on the one hand. the end of generation and movement. insofar as it is. But here they are charged with being responsible for the universe. a science of being qua being. fault. but necessarily. ground-work. what being is. the totality of beings. And metaphysics is here knowledge of the aitia of the whole of being. for physical beings. is just as much the investigation of unity.39 In this way. origins. modified. of being qua being. But what is responsible for being? As Aristotle insists: it cannot simply be the substrate. and which is implicated in beings. a four-fold responsibility at the origin: substance. charged with being implicated in beings. particular and concrete. in-itself. In this way. so responsibility. So for first philosophy. the investigation of being. four charges. ousia. In fact. Meta. as primary essence and cause.ANDREw HAAS 207 self-determination. the reasons or grounds or ends. something made or done. substance. but the real causes of reality. prōtē philosophia. 983b2. 1028b2-4.. the origin of being. the matter and substratum. of unity qua unity. And ousia is responsible for being. and is always the subject of doubt. only insofar as it is the cause of being and unity. in being and becoming. an origin. everything that holds for being holds for unity: the theory of one is that of the other. they all point to ousia. pollachōs legetai. its primary sense is that of a charge. or that which is responsible. horismos. its definition. The idea is actualized however. likewise for unity. that good for the sake of which something is. responsibility means: being first. being is responsible for beings. this and not that. episkepsin tōn ontōn. being implicated in a crime. But cause must be understood here not simply as causa—for although aitia means that for the sake of which something is or is done. logos. ti to on. the whole. viz. the aporia of one is that of the other. Meta. there are four original aitia. ousia is the ‘what’. As Aristotle writes:      39. LHP II 149/W IXX 134). 1003b22-4. crimen. and as such it takes responsibility for itself. but in the concrete self-realization of the idea. of that which is. telos. for realizing their essence. And being means being charged with being responsible. that which is universally responsible for the universe—but the aitia must be prōta. Phys. 1028a15. the origin or beginning of movement. that is. ti. Thus for Aristotle. is just the question. the aitia are not simply ideas. the origins of beings. 1004b9. for Aristotle. accusation. was and will be. So the discussion of ousia means that metaphysics must return to the question of the meaning of being. and they are implicated in everything mortal and immortal. or by an event. of a being. hē archē tēs kinēseōs. beings and unities. poiein or prattein (PM 330-1. as well as in our scientific investigation of beings. kath’ hauto—not accidentally. hulē and hupokeimenon. the origin of that which is. for actualizing their potential. that which is. everywhere and in everyway. 194b16. So being means ousia—for ‘the question which was raised of old and is raised now and always. guilt. that through which it is that which it is. trans. the logos. that which something is propter se.      41. it must seek that which is responsible for being. the charges must be firsts.      40. If there is then. actually—and this is expressed by its formula. And here Aristotle gives us a clue—for he insists: ‘being and unity are the same and of one nature insofar as they are implied in one another as origin and cause’.41 Indeed. Meta. Meta. . And if being is said in many ways. for being the final cause of being’s becoming that which it essentially is. what is substance?’40 And what about ousia? For it is as well. that which makes it a unified being. for it being that which it is. hupokeimenon—but if being is spoken in many ways. These four are responsible for nature.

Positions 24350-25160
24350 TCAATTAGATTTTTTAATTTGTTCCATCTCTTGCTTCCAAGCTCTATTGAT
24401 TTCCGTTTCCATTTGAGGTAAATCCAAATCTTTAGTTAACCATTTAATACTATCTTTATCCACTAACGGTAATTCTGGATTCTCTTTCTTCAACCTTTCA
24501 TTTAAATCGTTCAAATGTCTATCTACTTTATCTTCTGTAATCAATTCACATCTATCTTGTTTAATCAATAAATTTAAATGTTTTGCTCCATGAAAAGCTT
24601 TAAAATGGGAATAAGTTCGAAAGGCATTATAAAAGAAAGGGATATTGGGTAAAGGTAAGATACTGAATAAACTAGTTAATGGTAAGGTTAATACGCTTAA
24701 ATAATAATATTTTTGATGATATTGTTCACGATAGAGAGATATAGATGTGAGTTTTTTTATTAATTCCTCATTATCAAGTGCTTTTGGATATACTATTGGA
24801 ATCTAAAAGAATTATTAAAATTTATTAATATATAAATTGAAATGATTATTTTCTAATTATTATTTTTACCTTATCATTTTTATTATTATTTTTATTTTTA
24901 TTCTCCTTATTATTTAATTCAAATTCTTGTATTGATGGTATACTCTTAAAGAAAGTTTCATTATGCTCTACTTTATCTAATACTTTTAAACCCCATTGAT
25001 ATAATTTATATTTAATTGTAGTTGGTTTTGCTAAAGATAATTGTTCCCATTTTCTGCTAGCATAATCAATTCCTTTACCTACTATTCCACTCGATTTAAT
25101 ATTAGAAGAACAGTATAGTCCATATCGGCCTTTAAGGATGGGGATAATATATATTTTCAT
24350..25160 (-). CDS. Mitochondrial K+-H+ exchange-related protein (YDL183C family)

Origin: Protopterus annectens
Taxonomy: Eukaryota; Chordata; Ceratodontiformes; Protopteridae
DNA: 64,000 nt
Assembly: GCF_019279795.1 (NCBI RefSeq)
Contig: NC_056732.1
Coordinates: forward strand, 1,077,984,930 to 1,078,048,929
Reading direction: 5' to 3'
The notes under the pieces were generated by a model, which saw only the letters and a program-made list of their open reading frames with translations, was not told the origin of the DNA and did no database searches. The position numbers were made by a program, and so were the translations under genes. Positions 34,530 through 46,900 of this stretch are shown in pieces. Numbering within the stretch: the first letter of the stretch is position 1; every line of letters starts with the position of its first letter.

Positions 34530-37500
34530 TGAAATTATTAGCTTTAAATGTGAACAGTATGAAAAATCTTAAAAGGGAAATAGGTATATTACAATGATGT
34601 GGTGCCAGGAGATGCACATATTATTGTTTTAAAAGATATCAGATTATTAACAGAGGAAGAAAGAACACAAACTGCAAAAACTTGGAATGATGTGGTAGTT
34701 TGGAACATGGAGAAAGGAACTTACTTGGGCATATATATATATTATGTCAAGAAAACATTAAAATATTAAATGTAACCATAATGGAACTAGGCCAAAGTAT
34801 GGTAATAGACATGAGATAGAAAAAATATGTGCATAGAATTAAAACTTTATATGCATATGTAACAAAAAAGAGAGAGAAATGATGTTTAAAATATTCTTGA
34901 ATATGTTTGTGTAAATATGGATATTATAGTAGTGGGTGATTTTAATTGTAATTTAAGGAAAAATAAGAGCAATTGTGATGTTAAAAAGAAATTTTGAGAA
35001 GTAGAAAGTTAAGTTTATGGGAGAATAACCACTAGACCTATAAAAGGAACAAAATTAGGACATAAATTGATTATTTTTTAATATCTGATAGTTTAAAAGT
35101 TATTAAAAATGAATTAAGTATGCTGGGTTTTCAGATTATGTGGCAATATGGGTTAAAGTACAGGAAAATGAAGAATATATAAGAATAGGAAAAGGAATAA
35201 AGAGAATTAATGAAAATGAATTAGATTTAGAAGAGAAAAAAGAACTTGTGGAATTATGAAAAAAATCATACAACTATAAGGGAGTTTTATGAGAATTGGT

logos (for example. if unity is the metron by which beingscan be quantitatively or qualitatively measured. but its horizon too.42 The science of the Metaphysics then. initself. 1004a22. XII. chōriston. becoming. and      42. See Meta. Indeed beings are insofar as they have the character of apartness. and similarly ‘one existent man’ adds nothing to ‘existent man’. and allows for transition. there must be exactly as many species of being as of unity. and if. they are most guilty of all (or most innocent). it is because unity is essentially already horizon. 1003b26-34. the human as zoōn logon echon. And not just—for time is the unity. wholeness. being and unity are responsible for the being and unity of beings and unities. . and if the question of the meaning of being has been forgotten. the horizon of being. and unity from being. they have already implicated each other. chōra. change. that is. and similarly is from its very nature something that is:—all this being so. separability.43 On the other hand.      43. Furthermore. and of unity. that which it is. Bk. And so too with the horizon of ousia. kath’ hauto—necessarily. gives each being a place to be. they have different logoi: the meaning of being is ousia. thought thinking thought. see also: 998b20ff. tode ti. and unity is nothing apart from being. 1001a5-6. unmovable and non-sensible substance. limitability. and before anything is implied. is the new old metaphysical concept of being.. one being from another. indivisibility. Meta. and so are ‘existent man’ and ‘man’ and the doubling of the words in ‘one man and one existent man’ does not express anything different (it is clear that the two things are not separated [ou chōrizetai] either in coming to be or in ceasing to be). is only insofar as it is a unity—for its infinity is that finitude or horizon which separates it from mortals. Then charged with this responsibility. But what then is the relation of being and unity? As Aristotle insists: they imply one another—for being follows from unity. not accidentally—so that ‘whatness’ is expressed in its formula or definition. then so too has the question of the meaning of unity. rational animal). the most responsible of all responsibilities. ThE IMPLICATION Of BEING Implication then. chōrizō. so that it is obvious that the addition in these cases means the same thing. finitude. the meaning of unity is horismos. just as essence and horizon are bed-fellows that walk the same path. And even the divine. movement. determinability. individuality. particularity. the horizon of the horizon. insofar as it is. boundary. has its horizon. 1052b16ff. Meta. but a horizon then separates. the prime mover. because unity means horizon. the substance of each thing is one in no merely accidental way. And as co-implicated origins and causes. from the Greeks to Hegel. translation. see BT xixff. to any admission of innocence or guilt.208 COSMOS AND HISTORY for ‘one man’ and ‘man’ are the same thing. they have already confessed. And not only does a being have its horizon.      44. 1030b10-11. is neither simply ontology nor henology—for first philosophy is onto-henology. guilty prior. there is no presumption of innocence. rather their responsibility is prior to all innocence. Meta. further. to any guilt. thisness. and the charge is undeniable—for at the moment it is made. that which to on is kath’ hauto.44 A being’s essence is propter se. For the forgetting of being. Thus ousia can be the meaning of being.